A group of students and educators has filed a complaint challenging an Oklahoma law that restricts teaching about race and gender, in what the American Civil Liberties Union calls the first federal lawsuit to challenge such a statewide ban.
The suit — backed by the ACLU, the Lawyers’ Committee for Civil Rights Under Law, the Oklahoma state conference of the NAACP and the American Indian Movement (AIM) Indian Territory — seeks to block enforcement of the law it says inhibits free speech and education of complete history through the framework of critical race theory.
The concept has ignited controversy in recent months, and at least two dozen states have taken steps to ban topics surrounding critical race theory from being taught in schools.
Oklahoma’s HB 1775, which does not include the term “critical race theory,” is intended to stop discrimination, according to the bill. If any educator makes part of their curriculum teachings that “an individual, by virtue of his or her race or sex, bears responsibility for actions committed in the past by other members of the same race or sex” or that “an individual, by virtue of his or her race or sex, is inherently racist, sexist or oppressive, whether consciously or unconsciously,” they could be suspended or have their license removed, according to the law.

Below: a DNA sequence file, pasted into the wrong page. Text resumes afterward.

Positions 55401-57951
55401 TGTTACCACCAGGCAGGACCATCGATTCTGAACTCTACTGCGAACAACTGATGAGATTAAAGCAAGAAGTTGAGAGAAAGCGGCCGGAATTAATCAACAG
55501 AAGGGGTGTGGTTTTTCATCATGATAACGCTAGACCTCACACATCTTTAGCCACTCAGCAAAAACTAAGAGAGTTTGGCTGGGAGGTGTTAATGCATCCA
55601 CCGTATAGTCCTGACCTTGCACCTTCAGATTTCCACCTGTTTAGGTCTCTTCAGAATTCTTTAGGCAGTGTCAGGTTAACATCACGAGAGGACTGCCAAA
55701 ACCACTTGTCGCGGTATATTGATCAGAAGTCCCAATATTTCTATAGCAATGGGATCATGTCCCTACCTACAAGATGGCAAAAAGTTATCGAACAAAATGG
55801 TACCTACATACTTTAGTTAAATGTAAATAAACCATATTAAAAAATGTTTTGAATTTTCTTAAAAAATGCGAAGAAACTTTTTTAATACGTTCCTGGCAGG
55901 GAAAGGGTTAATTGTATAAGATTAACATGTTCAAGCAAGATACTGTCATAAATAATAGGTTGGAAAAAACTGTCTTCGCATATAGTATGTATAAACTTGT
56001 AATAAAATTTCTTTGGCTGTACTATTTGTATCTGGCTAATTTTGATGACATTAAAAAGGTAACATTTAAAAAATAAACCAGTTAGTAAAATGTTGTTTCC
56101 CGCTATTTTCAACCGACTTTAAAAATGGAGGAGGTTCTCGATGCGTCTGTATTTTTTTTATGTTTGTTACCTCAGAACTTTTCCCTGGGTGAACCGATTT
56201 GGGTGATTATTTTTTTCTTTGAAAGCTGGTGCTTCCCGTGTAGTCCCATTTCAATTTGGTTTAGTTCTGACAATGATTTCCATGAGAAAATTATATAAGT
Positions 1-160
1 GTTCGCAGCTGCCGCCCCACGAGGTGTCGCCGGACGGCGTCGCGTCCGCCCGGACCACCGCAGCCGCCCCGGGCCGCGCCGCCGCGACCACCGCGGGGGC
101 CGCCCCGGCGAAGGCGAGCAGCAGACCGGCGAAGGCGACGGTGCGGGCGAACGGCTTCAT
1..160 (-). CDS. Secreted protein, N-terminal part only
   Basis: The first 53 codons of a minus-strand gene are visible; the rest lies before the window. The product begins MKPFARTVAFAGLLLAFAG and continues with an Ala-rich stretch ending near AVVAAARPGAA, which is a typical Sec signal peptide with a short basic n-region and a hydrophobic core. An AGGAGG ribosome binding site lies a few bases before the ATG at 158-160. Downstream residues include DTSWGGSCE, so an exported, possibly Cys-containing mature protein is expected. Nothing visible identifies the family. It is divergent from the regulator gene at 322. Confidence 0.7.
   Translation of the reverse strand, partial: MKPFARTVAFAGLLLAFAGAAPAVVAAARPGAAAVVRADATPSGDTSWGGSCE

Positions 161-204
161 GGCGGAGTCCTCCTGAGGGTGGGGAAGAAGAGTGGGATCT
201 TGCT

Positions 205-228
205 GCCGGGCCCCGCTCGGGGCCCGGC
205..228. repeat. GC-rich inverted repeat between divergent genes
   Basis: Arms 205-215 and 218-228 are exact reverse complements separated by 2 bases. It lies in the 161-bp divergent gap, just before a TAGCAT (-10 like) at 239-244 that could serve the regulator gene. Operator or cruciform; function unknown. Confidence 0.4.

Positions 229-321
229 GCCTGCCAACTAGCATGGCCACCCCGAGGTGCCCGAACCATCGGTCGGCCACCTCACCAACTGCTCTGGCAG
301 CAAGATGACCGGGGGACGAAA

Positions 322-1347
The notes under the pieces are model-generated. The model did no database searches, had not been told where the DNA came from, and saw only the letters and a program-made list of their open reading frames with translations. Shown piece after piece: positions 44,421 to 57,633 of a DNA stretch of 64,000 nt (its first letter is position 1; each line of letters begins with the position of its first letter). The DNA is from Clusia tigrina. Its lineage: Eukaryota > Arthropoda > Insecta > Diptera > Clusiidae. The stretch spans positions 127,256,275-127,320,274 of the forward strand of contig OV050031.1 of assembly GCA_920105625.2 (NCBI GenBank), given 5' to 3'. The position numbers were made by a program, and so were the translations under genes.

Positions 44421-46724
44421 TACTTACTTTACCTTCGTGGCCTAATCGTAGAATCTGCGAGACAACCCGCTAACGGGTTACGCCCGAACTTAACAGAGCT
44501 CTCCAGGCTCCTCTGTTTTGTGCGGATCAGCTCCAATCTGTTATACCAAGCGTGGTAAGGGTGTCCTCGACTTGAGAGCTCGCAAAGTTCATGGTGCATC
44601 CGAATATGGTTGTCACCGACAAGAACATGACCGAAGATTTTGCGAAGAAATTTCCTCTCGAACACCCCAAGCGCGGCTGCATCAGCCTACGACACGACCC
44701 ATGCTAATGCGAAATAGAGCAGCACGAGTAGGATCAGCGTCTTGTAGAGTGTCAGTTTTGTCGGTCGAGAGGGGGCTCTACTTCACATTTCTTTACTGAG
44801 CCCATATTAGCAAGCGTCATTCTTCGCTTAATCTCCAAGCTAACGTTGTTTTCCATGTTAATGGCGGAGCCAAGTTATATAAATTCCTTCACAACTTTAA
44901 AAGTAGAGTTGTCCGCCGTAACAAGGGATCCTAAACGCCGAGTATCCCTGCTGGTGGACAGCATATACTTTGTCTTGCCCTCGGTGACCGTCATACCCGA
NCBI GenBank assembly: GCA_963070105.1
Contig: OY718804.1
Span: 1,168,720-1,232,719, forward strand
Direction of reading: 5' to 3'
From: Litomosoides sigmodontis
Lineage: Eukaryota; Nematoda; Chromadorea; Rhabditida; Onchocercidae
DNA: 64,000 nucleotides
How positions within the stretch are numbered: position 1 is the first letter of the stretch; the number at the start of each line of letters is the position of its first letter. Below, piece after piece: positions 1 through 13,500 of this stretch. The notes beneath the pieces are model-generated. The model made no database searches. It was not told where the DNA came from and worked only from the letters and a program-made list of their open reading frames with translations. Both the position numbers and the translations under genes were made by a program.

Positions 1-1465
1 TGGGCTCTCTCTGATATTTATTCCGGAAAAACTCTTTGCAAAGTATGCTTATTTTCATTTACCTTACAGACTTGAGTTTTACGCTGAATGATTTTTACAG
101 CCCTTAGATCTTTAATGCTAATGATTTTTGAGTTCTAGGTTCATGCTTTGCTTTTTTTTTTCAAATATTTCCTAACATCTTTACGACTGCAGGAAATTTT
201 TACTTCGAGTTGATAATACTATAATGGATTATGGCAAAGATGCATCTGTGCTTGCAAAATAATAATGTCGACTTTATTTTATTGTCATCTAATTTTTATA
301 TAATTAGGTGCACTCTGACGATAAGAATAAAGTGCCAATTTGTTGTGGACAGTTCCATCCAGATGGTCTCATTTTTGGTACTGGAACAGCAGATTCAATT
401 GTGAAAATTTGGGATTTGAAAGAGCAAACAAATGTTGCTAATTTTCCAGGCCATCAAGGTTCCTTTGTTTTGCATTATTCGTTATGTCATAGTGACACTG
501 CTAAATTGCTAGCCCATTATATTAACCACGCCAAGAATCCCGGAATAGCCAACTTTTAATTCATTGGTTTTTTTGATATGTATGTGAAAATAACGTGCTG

When the law went into effect in July, according to the lawsuit, its vague terms left many educators to err on the side of caution, striking Black and female authors from their reading lists “while leaving in place texts by White and male authors,” the lawsuit said.
“Teachers have received guidance to comply with H.B. 1775 by avoiding terms such as ‘diversity’ and ‘white privilege,’ while administrators have simultaneously acknowledged that ‘no one truly knows what (the Act) means or can come to agreement on its meaning,'” the lawsuit says.
State Rep. Kevin West, who authored HB 1775, told CNN the complaint is “full of half-truths” and “blatant lies.”
“It is unfortunate, but not surprising, to see radical leftist organizations supporting the racist indoctrination of our children that HB 1775 was written to stop. The law ensures that all history is taught in schools without shaming the children of today into blaming themselves for problems of the past, as radical leftists would prefer,” West said in a statement.
Gary Peller, a professor at Georgetown Law and author of “Critical Race Consciousness: Reconsidering American Ideologies of Racial Justice,” told CNN earlier this year that critical race theory acknowledges racism is both systemic and institutional in American society and that White people have historically held racial power.
The bill has impacted students’ ability to exchange ideas, engage in discussions and study history, the lawsuit argues.
“All young people deserve to learn an inclusive and accurate history in schools, free from censorship or discrimination,” said Emerson Sykes, staff attorney with the ACLU Speech, Privacy, and Technology Project. “The bill was intended to inflame a political reaction, not further a legitimate educational interest.”
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